Sunday, October 25, 2020
Tell us a little about yourself!
I have ADHD and other learning disabilities which made studying certain subjects a struggle. History, writing and government were always what interested me and what I seemed to excel at in school and what really captured my interest. I also always wanted to fight to ensure other students with learning disabilities would have the same support and opportunities I had growing up, so becoming politically active was kind of a natural fit.
What is your role at National Disability Rights Network and what are some things you are currently working on as Election Day approaches?
I am the National Disability Rights Network’s Voter Engagement Specialist. I create content to get people excited to vote, help expand our get out the vote efforts, and provide training and technical assistance to the P&A network. As Election Day approaches we are releasing several more videos for our series sharing that highlights the issues that matter to activists and everyday voters with disabilities.
For disabled people who encounter barriers accessing voter information or casting a ballot independently and privately, what can they do? What are some resources or places they can contact?
You can contact your local member of the Protection and Advocacy Network for any questions you have about casting your ballot independently or what accessible options you have to do so! You can find your at https://www.ndrn.org/about/ndrn-member-agencies/.
You can also call your local county election’s office, to ask in advance what accessible voting options are available. If for any reason they refuse to provide accessible options, you should contact your state’s P&A as well as the Election Protection Hotline at 866-Our-Vote (you can also text that number or use the chat function on their website 866ourvote.org)
Voting remains difficult for many disabled people across the country and during this pandemic in particular. What are some concerns you have that will impact voter turnout?
This election is a bit odd, in that turnout is likely to surge for certain segments of the disability, but not others. The proliferation of vote by mail, and especially accessible absentee ballots, combined with the spread of early voting, have the potential to make voting easier for a large number of people with disabilities. However this is not going to be the case across the board. Unfortunately not every jurisdiction has accessible absentee ballots available, and that is going to negatively impact turnout in those areas for voters who are blind or have certain disabilities that make it difficult for them to fill out a paper ballot or use a non-accessible machine.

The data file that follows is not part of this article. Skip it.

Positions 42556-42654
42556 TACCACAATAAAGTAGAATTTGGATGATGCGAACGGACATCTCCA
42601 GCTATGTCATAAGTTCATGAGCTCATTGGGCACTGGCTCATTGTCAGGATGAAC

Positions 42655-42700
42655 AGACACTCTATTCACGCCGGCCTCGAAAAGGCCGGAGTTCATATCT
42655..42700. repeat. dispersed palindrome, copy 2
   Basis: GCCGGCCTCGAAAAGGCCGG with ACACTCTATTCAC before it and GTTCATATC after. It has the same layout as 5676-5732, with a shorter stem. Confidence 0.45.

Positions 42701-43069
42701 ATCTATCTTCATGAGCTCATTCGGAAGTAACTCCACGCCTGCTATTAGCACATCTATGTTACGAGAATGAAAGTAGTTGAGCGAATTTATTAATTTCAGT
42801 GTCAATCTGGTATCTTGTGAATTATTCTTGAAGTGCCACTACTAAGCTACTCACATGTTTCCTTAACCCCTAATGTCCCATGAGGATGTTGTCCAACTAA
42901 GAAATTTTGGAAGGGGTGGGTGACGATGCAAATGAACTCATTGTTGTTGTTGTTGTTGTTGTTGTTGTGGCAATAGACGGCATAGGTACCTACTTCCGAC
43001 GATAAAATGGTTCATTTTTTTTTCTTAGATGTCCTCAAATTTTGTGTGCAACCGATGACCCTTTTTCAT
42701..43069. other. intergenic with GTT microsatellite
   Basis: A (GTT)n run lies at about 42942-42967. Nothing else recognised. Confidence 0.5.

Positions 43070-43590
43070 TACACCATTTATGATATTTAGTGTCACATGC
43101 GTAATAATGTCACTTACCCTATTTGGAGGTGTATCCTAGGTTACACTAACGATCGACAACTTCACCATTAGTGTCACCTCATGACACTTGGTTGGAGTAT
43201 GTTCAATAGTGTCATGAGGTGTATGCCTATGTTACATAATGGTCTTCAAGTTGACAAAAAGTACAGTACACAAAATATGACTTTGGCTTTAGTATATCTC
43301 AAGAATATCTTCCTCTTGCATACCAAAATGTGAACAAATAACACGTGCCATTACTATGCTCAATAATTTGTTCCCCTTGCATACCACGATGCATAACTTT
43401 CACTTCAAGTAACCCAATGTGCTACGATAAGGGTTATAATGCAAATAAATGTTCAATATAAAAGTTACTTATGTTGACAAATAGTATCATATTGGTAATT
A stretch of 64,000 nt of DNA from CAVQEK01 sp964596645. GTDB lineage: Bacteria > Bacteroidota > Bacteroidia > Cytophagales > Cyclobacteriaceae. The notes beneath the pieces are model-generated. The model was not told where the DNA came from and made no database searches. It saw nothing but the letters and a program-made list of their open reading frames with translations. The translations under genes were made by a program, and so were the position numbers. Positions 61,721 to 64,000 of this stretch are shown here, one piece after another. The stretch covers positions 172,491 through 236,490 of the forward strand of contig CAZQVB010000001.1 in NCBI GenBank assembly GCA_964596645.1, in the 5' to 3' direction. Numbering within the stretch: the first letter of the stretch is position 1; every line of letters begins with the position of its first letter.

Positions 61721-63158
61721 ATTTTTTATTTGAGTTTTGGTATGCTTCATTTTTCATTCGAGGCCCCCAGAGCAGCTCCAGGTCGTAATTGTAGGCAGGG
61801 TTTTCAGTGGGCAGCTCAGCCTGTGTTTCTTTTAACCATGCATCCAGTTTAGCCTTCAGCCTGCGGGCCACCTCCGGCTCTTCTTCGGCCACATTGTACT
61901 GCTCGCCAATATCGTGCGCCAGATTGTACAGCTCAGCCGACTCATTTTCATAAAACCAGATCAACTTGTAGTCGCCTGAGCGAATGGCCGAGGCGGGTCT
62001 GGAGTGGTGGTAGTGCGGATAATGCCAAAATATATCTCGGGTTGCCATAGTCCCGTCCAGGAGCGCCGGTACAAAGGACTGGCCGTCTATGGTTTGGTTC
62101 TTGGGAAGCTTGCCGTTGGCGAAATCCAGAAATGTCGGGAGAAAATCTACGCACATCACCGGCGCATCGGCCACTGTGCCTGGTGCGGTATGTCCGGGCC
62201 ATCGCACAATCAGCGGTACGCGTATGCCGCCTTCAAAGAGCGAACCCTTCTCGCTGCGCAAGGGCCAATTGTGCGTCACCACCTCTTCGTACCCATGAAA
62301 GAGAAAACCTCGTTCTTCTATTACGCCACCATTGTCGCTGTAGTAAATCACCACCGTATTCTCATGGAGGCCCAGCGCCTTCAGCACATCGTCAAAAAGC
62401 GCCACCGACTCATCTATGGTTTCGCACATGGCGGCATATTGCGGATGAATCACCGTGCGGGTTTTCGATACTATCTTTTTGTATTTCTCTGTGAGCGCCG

One of the biggest concerns when it comes to turnout this year are folks in congregate settings, such as group or nursing homes. A lot of those individuals have had very little outside contact since the start of the pandemic, and in some areas we have seen resistance to bringing in people to assist with the voting process in those settings due to fear of spreading COVID. So there are folks in these settings who aren’t getting the support they need to cast their vote, and that is a big problem.
Finally we are concerned about the impact long lines could have. For voters with limited mobility, chronic pain, or other disabilities the length of these lines is a real concern. No one should have to wait hours to vote, and long lines could have a disproportionate impact on those voters.
Why are you passionate about voter engagement? What plans do you have on voter outreach and education in 2021 and beyond since people should care every year, not just during midterm and Presidential elections?
I’m passionate about voter engagement, because I think a lot of people don’t realize how much power we have as voters. I’m not here to say voting is a cure all for every problem facing society, but rather that you genuinely can improve things at a very real level by voting. The individuals we elect can have a tremendous impact on our everyday lives.